I have a LOT of things pinned on Pinterest, but every now and then I see something so ingenious I just have to attempt it myself. Today is one of those days and we’re sharing the love to help you DIY your own geometric wall art.
The inspiration behind this DIY comes courtesy of House of Jade Interiors, who created a show shopping piece using a shower curtain. For this DIY I was planning on using a large piece of fabric which had a beautiful mandala printed on it. However, after much searching for said piece of fabric it appeared I’d hastily got rid of it, which meant back to the drawing board. I still think we have a way to go in the UK compared to the US, but in the end I stumbled upon this geometric shower curtain for a bargain £5 and project DIY geometric wall art was back on!
All you need for this project is:
- Large piece of fabric for your “art”
- Wood to make the frame to the desired size
- Staple gun to fix the fabric to the frame
We started by unfolding the shower curtain and lying it flat on the floor to try and remove the creases. Unlike the post that provided the initial inspiration we weren’t able to iron our shower curtain. Fairly sure that polyester and irons do not mix!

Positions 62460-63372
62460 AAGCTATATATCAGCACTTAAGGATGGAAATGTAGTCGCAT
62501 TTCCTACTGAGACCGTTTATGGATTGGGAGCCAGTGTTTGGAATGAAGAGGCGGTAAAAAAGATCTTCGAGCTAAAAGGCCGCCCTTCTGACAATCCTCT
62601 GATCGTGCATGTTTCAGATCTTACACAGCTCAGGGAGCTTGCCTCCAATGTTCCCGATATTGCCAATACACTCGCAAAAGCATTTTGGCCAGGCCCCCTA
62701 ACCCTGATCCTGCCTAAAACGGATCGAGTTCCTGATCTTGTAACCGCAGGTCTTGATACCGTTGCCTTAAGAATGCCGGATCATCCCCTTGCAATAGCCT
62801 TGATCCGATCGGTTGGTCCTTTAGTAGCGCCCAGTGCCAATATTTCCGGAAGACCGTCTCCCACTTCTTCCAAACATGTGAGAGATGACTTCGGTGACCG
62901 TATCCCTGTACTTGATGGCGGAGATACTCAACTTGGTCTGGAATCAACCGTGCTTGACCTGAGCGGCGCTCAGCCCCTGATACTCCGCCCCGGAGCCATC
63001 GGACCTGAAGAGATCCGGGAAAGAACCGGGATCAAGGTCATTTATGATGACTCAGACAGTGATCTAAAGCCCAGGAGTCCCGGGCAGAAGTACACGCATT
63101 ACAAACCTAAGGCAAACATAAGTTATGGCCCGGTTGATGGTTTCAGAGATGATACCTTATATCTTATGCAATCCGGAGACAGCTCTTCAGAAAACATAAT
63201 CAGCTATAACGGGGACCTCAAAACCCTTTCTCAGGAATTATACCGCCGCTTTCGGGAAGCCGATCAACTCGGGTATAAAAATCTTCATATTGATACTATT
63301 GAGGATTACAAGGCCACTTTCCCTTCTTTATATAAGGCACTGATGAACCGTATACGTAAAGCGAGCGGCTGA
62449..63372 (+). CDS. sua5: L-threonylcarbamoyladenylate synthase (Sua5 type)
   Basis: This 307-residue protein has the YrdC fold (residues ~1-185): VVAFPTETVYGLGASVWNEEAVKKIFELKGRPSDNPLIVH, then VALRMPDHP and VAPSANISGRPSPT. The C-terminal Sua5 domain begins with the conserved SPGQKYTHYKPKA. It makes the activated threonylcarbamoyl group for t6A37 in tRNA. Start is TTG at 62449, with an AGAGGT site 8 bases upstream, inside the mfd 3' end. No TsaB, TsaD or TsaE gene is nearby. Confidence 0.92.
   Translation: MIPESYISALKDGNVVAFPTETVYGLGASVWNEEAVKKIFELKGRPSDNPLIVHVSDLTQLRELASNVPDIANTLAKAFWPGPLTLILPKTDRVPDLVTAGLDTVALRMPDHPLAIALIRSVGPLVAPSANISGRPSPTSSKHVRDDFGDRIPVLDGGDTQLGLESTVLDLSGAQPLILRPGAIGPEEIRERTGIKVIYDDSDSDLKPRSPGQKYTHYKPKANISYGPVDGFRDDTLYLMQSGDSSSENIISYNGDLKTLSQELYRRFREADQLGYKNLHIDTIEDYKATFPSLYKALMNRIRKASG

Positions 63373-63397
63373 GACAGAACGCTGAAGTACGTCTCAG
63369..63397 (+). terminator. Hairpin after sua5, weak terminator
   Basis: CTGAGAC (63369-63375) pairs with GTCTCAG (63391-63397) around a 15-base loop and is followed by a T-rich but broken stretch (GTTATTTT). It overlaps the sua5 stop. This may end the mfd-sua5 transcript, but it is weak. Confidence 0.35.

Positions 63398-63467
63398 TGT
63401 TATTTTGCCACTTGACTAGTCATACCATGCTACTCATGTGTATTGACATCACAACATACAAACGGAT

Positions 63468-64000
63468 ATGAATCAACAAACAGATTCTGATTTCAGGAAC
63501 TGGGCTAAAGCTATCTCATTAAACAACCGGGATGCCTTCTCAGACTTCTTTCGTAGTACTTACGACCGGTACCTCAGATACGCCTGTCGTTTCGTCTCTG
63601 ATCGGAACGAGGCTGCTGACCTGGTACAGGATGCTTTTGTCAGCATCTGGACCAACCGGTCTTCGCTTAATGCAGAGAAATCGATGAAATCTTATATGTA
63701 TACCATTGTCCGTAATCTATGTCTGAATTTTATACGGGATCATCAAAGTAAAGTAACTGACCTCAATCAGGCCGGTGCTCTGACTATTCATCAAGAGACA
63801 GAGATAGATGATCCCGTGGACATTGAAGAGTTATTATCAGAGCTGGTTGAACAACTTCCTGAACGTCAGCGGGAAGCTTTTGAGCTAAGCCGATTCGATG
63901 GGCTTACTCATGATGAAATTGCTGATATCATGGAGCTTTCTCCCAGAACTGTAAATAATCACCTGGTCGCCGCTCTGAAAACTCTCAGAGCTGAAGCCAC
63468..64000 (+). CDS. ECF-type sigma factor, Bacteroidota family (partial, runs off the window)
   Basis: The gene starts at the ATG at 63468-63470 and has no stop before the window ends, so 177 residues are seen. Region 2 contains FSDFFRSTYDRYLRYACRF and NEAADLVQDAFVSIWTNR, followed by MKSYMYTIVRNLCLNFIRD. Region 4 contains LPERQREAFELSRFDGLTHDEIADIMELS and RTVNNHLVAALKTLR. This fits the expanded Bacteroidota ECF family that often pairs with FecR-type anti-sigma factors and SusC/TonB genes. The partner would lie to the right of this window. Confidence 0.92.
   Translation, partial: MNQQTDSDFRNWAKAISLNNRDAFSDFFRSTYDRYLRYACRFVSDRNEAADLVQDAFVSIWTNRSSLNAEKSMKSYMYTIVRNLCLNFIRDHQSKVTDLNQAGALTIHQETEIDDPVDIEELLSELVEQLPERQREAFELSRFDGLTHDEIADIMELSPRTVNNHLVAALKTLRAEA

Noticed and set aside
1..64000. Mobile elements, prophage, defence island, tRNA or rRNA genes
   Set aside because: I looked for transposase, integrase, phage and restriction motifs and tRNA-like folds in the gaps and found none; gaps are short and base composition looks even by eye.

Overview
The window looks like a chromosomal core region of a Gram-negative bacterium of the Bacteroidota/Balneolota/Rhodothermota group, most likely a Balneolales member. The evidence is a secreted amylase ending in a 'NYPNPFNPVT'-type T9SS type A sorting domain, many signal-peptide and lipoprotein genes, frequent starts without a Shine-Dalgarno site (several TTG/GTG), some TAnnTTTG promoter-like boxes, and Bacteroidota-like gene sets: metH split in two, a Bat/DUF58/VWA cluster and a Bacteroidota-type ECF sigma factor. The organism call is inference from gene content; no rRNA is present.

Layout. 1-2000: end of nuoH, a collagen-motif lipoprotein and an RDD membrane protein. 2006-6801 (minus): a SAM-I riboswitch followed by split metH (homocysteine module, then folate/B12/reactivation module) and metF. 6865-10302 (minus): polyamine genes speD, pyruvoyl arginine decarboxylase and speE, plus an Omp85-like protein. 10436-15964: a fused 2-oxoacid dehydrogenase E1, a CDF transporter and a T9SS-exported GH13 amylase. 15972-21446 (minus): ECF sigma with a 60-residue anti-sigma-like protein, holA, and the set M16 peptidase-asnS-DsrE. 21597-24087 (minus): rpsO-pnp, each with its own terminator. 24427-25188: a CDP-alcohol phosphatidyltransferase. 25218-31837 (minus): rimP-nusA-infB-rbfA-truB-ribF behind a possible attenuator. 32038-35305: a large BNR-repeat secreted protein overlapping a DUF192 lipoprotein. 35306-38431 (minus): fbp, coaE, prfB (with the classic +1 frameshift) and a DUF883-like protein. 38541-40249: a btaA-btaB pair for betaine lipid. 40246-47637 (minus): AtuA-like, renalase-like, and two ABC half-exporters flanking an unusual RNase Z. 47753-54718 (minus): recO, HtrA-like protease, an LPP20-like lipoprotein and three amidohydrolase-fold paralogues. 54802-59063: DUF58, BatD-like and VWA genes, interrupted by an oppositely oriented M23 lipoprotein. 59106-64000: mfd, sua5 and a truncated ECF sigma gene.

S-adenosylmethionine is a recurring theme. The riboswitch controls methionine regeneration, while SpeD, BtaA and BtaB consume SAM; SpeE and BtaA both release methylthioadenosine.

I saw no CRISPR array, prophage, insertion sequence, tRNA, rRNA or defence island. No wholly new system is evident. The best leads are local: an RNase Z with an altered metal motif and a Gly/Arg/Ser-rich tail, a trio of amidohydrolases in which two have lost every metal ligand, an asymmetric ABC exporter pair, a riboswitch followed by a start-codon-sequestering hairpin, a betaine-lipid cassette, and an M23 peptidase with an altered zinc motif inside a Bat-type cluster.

Whilst I supervised the flattening of the shower curtain Simon got busy in the garage making the frame for our wall art. We wanted this to be a large piece, so we settled on a square metre frame.
Simon cut the pieces using his chop saw (any excuse to use a tool) but I suspect a DIY shop could do this for you if needed. He then secured the pieces of wood using screws, added a length across the middle to support the fabric and added strength to the corners with brackets.
Once the frame was ready we placed the fabric face down and placed the frame on the back of it. We moved the frame about to make sure that we were happy with the pattern repeat before pulling the fabric right and stapling the bottom and top of the frame. We then continued to staple the sides, pulling the fabric as tight as we could as we went.
Once the staples were secured we held up the frame, BEFORE cutting of any fabric. This allowed us to check we were happy with how the fabric was positioned and save us buying another shower curtain.
Once we’d cut off the excess fabric we folded the corners (as if you were wrapping a present) and added some more staples for good measure. Simon then attached 2 small hoops to make it easier to hang on the wall.
And this is what the finished effect looks like….
As you can see, we’ve already begun adding some pictures along the bottom to create a wall gallery. I’ve ordered a few more prints and can’t wait to add more.
I’m really pleased with the final effect we achieved. To buy something this big would cost a fair amount of money and we managed to create our own for less than £10! If we ever get bored of the pattern it’ll be really easy to recover as well. Win win all round!